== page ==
UK retail sales rose less than expected over the Christmas period, suggesting that consumer spending has done little to support the economy, while public finances deteriorated ahead of the national lockdown in January, according to fresh data released on Friday.
The volume of sales climbed 0.3 per cent in December compared with the previous month, the Office for National Statistics said, which is lower than a 1.2 per cent increase forecast in a Reuters poll of economists. It follows a 3.8 per cent contraction in November when sales were limited by a month-long lockdown.
“December’s retail sales increased slightly, driven by an improved month for clothing sales, as the easing of some lockdown measures for parts of the month meant more stores were able to open,” said Jonathan Athow, deputy national statistician for economic statistics.
In 2020 retail sales had their largest annual fall in history.
Retail sales advanced 2.9 per cent compared with the same month a year ago, boosted by consumers switching from consuming services, such as restaurants and bars, to buying goods, such as food and drinks.
Weak retail sales will dent hopes that the UK economy can avoid a contraction in the fourth quarter.
Prolonged and tighter restrictions also took their toll on public finances as revenues fell and spending rose.
In December, the UK central government cash requirement was £33.4bn bringing the total for the nine months to December to £318.1bn, nearly double the highest cash requirement in any other April-to-December period since records began in 1984, separate ONS data showed on Friday.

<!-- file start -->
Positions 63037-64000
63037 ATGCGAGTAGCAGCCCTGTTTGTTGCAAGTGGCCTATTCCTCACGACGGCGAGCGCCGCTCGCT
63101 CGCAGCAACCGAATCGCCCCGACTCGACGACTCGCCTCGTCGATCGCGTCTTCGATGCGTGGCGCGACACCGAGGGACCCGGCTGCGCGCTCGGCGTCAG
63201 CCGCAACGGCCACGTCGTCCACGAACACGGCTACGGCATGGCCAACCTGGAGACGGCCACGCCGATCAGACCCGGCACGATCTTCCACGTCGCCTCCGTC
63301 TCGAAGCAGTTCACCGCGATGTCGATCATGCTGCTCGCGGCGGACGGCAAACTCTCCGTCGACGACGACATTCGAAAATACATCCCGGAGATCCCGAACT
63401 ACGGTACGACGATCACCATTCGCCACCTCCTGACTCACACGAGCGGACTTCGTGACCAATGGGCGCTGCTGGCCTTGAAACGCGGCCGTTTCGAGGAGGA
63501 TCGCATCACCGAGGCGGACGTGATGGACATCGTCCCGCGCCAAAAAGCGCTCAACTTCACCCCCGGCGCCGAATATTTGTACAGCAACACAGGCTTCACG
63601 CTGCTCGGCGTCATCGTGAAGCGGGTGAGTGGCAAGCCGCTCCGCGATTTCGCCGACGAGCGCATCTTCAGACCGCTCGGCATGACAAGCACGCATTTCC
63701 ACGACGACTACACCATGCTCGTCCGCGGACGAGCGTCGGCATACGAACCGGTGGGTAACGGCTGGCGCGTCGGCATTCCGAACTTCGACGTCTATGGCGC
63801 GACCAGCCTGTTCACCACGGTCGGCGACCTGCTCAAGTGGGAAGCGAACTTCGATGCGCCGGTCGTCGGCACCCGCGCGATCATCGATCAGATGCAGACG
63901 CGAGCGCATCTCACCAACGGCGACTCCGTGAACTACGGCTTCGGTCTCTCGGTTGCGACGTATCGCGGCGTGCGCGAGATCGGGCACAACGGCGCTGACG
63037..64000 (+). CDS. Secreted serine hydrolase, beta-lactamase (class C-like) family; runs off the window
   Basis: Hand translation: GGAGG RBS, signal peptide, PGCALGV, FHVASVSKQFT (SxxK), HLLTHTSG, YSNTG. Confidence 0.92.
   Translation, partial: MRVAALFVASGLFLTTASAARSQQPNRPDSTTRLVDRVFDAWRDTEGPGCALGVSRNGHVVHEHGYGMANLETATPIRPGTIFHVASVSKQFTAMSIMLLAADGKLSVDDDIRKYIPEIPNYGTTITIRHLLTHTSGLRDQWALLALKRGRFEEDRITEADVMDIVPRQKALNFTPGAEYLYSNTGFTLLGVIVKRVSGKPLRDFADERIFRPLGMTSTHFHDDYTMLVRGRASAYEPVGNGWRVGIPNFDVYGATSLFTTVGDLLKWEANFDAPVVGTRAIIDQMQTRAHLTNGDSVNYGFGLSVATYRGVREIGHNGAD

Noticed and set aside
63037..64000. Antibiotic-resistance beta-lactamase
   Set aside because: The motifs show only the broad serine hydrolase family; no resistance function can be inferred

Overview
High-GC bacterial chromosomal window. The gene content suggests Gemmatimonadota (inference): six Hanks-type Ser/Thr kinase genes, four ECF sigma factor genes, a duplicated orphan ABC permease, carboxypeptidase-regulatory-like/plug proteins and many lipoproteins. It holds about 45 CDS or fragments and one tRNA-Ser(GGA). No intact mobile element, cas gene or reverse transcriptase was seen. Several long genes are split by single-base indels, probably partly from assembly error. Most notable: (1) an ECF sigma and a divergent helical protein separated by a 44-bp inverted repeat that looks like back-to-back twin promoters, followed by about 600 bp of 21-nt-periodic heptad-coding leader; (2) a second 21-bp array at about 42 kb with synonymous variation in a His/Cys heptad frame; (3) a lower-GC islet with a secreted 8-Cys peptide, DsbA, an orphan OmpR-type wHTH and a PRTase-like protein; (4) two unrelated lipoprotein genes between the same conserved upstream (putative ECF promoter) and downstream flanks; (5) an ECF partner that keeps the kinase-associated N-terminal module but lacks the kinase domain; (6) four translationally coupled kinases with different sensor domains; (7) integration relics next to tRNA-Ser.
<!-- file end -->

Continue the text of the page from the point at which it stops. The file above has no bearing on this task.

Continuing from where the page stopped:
With government spending soaring due to various support schemes for businesses and workers, coupled with falling tax revenues, public sector net debt rose to 99.4 per cent of gross domestic product in the fiscal year to November, the highest since 1962.
Economists expect consumer spending and public finances to deteriorate further in January as the economy takes a hit from the latest national lockdown.
Chancellor Rishi Sunak said the government has invested more than £280bn to protect jobs and livelihoods across the UK during the pandemic, and he warned that “once our economy begins to recover, we should look to return the public finances to a more sustainable footing”.